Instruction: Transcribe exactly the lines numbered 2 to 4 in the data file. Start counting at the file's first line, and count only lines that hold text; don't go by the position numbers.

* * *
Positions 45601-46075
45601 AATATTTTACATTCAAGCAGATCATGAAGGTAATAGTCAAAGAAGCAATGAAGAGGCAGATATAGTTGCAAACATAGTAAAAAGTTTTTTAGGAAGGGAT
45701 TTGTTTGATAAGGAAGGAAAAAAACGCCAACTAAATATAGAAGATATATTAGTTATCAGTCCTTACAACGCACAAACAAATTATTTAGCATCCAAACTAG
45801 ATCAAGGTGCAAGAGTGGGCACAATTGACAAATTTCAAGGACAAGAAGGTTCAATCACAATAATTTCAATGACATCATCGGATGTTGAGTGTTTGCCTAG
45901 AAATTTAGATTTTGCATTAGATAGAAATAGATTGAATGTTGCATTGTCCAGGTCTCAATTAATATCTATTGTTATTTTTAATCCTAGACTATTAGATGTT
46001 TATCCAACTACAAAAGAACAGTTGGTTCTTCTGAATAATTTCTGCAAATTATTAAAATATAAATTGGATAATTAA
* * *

45601 AATATTTTACATTCAAGCAGATCATGAAGGTAATAGTCAAAGAAGCAATGAAGAGGCAGATATAGTTGCAAACATAGTAAAAAGTTTTTTAGGAAGGGAT
45701 TTGTTTGATAAGGAAGGAAAAAAACGCCAACTAAATATAGAAGATATATTAGTTATCAGTCCTTACAACGCACAAACAAATTATTTAGCATCCAAACTAG
45801 ATCAAGGTGCAAGAGTGGGCACAATTGACAAATTTCAAGGACAAGAAGGTTCAATCACAATAATTTCAATGACATCATCGGATGTTGAGTGTTTGCCTAG